• Trim back bushes and tree branches to let in sunlight as ticks avoid dry and hot locations.
  • Clean up areas under and around bird feeders, to reduce the attraction of small critters such as mice and voles who can carry ticks.
  • Discourage deer from entering your yard, as ticks frequently feed on these animals.
  • Relocate children’s playground equipment and sandboxes away from wooded areas.
  • Remove leaf litter, brush, and weeds from woodpiles, stone walls and at the edge of the lawn.
Reduce the chances of a tick biting you, your family or your guests:
  • Wear light-coloured apparel, as spotting ticks will be easier.
  • Wear closed footwear, socks, a long-sleeved shirt, and long pants. Tuck your shirt into your pants, and tuck your pants into your socks.
  • Apply insect repellent that has DEET or Icaridin on apparel and exposed skin (be sure to follow the manufacturer’s specific directions).
  • After outdoor enjoyment, inspect apparel and your body for ticks, especially if you were in an area where there’s tall grass or shrubs, or where ticks are known to live. Inspect your children carefully. Pay special attention to areas such as the groin, navel, armpits, scalp and behind the ears and knees. Use a mirror to check the back of your body, or have someone else inspect these areas for you.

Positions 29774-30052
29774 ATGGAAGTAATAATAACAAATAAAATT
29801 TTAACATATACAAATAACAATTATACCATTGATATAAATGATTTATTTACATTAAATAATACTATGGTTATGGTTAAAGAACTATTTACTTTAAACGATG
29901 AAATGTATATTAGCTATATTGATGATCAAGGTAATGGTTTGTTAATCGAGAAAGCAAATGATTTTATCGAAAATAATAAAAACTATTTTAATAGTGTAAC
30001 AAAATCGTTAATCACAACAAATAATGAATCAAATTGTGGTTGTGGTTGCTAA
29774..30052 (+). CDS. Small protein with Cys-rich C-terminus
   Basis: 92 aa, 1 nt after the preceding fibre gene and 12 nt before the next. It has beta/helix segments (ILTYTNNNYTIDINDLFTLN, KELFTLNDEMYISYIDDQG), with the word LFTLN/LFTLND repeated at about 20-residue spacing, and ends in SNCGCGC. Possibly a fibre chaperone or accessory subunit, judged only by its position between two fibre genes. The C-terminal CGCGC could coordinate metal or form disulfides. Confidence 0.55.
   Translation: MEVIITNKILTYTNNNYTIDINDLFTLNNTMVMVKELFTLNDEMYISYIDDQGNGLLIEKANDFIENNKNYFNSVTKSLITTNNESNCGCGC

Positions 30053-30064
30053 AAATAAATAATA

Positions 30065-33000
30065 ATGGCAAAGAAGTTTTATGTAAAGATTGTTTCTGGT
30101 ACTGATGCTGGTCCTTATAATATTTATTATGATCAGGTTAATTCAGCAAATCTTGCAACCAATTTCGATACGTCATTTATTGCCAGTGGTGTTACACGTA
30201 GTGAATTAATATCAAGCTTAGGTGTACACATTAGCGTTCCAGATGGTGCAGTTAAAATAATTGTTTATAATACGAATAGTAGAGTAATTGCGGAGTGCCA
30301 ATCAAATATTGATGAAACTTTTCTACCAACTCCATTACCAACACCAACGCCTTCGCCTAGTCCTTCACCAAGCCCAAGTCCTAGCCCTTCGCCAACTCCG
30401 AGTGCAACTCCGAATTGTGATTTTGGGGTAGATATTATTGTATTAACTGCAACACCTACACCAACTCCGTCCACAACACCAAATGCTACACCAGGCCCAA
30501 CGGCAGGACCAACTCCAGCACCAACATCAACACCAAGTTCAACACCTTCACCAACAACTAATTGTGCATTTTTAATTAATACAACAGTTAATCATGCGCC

• Take a shower as soon as you can after being outdoors to improve the chances of finding a tick and washing it away. Use the lather of soap to slide your hands along your body to feel for a tiny bump on the skin. It can sometimes be easier to feel for them than to spot them visually, as they can blend in with pigmentation on the skin.  
  • Ticks thrive in wet environments. Before washing outdoor apparel, place them in the dryer on high heat for 60 minutes to kill any ticks.
If you find a tick on your body, remove it as soon as possible. The risk of getting Lyme disease increases with the length of time the tick remains attached to your body. Click to view 6 steps to take to safely and effectively remove a tick.